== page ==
We also assume we know what professional athletes make, because we see the vapor trail of zeros in the headlines of the sports page. And if there are enough zeros, it goes in the business pages as well. The USA Today has a salary calculator for the major sports leagues. Here are the stats for median salary for Major League Baseball teams for 2009.

New York Yankees $ 5,200,000
New York Mets $ 2,612,500
Philadelphia Phillies $ 2,500,000
Detroit Tigers $ 2,237,500
Chicago Cubs $ 2,200,000
Cleveland Indians $ 1,950,000
Los Angeles Angels $ 1,800,000
Boston Red Sox $ 1,625,000
Kansas City Royals $ 1,600,000
Houston Astros $ 1,550,000
Arizona Diamondbacks $ 1,500,000
Baltimore Orioles $ 1,500,000
Milwaukee Brewers $ 1,347,500
Tampa Bay Rays $ 1,290,000
Los Angeles Dodgers $ 1,250,000
Atlanta Braves $ 1,237,500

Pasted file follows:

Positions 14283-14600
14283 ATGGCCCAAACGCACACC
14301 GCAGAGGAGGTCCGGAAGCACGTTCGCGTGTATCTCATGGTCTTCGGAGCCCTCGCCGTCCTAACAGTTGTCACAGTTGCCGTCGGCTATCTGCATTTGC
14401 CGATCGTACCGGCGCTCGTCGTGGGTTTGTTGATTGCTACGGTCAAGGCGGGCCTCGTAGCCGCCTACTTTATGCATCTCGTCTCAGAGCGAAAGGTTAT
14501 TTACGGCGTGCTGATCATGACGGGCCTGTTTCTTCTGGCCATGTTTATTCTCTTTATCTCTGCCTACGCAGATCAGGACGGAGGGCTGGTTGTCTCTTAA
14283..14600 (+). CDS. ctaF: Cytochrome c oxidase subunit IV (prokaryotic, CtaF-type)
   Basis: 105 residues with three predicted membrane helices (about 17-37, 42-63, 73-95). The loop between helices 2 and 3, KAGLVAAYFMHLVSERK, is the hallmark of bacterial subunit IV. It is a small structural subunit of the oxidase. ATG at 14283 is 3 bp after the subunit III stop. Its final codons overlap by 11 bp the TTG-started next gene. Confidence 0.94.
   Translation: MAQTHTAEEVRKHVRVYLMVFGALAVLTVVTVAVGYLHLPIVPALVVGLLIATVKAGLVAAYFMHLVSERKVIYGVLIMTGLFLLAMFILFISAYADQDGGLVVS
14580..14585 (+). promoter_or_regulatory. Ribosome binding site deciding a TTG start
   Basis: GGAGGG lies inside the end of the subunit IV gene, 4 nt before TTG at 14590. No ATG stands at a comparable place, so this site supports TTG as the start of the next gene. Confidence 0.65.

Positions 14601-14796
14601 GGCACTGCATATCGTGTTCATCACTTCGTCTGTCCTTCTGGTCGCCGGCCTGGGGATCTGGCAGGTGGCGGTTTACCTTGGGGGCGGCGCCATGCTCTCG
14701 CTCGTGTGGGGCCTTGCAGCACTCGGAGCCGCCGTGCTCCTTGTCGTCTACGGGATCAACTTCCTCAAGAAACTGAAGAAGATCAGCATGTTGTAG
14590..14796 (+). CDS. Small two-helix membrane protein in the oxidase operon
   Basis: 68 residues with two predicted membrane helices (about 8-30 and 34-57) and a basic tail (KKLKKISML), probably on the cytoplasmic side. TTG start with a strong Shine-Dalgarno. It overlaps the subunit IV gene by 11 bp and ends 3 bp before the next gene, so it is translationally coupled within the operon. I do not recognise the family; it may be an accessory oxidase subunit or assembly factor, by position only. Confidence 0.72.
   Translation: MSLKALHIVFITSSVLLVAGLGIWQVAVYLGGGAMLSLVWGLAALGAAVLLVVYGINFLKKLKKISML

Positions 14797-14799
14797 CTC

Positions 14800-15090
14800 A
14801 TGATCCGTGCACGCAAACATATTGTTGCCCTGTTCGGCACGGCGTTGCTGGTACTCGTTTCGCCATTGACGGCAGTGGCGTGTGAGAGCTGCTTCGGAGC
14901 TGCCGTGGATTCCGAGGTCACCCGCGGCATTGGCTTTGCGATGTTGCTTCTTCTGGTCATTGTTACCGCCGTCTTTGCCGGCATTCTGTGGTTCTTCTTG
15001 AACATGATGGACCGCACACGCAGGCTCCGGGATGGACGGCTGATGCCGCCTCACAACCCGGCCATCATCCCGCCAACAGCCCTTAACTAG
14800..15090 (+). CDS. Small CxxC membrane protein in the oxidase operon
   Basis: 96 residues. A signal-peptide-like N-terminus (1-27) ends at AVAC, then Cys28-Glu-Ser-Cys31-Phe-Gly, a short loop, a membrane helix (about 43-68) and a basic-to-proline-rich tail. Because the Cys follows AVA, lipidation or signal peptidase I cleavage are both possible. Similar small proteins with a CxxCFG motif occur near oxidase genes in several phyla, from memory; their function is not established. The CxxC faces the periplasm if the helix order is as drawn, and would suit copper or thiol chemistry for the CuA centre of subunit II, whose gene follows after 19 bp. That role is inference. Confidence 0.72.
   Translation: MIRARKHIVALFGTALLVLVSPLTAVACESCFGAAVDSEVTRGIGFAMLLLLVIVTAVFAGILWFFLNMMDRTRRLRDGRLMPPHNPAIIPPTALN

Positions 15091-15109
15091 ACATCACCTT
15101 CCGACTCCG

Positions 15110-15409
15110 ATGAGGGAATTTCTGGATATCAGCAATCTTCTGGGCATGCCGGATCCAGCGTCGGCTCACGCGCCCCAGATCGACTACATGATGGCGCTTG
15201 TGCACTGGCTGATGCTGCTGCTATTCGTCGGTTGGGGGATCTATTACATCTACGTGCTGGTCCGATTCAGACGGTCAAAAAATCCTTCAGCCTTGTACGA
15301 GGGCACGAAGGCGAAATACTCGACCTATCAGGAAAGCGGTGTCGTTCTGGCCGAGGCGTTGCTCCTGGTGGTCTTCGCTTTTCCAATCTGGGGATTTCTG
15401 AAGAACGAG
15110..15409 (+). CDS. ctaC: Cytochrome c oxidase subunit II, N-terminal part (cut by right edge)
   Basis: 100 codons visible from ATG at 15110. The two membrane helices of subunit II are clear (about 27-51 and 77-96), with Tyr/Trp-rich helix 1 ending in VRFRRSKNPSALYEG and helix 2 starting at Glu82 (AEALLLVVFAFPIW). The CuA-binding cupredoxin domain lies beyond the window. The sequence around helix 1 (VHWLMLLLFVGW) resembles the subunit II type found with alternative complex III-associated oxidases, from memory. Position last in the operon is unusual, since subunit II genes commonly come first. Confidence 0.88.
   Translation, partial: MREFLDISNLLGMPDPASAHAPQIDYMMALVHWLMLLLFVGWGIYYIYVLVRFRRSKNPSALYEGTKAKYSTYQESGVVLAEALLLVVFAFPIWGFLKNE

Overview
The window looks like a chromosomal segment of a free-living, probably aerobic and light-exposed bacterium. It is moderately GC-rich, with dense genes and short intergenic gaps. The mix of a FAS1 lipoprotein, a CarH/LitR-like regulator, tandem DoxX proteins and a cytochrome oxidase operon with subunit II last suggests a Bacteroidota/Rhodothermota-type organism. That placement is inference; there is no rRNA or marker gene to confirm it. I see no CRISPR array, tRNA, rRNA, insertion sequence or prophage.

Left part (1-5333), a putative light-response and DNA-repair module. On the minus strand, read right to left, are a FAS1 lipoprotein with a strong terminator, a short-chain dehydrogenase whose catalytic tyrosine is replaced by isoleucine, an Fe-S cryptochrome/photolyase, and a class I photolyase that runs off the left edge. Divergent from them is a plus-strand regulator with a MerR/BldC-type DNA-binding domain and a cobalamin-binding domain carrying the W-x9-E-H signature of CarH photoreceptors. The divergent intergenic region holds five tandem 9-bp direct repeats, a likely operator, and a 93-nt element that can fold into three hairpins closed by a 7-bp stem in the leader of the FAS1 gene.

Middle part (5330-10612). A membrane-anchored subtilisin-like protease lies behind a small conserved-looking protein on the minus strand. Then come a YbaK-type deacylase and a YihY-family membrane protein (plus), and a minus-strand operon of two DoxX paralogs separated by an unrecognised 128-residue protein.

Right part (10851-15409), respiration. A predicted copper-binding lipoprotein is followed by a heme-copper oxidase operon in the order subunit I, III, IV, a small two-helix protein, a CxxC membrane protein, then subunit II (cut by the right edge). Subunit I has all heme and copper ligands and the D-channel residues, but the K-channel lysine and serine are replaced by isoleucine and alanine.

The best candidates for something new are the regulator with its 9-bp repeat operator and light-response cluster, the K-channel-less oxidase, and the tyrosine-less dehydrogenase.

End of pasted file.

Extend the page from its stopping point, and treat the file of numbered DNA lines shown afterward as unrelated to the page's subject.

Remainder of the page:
Chicago White Sox $ 1,112,500
Pittsburgh Pirates $ 1,062,500
Cincinnati Reds $ 970,000
St. Louis Cardinals $ 950,000
Toronto Blue Jays $ 932,500
Colorado Rockies $ 800,000
San Francisco Giants $ 661,250
Texas Rangers $ 555,000
Minnesota Twins $ 525,000
Washington Nationals $ 500,000
Seattle Mariners $ 480,000
Florida Marlins $ 470,000
San Diego Padres $ 466,200
Oakland Athletics $ 410,000

It pays to be a Yankee.

Remember, this isn’t the average (or mean), but the median.

Average indicates you dumped the whole payroll together and divided by the number of people who got the paychecks. Median means you picked the person right in the middle, where half make more and half make less. If you put Bill Gates in a room with 100 teachers, the average salary of the room would be a lot higher, but it wouldn’t affect the median all that much.

Still, the guy in the middle of the pack for the lowly Oakland Athletics makes decent money.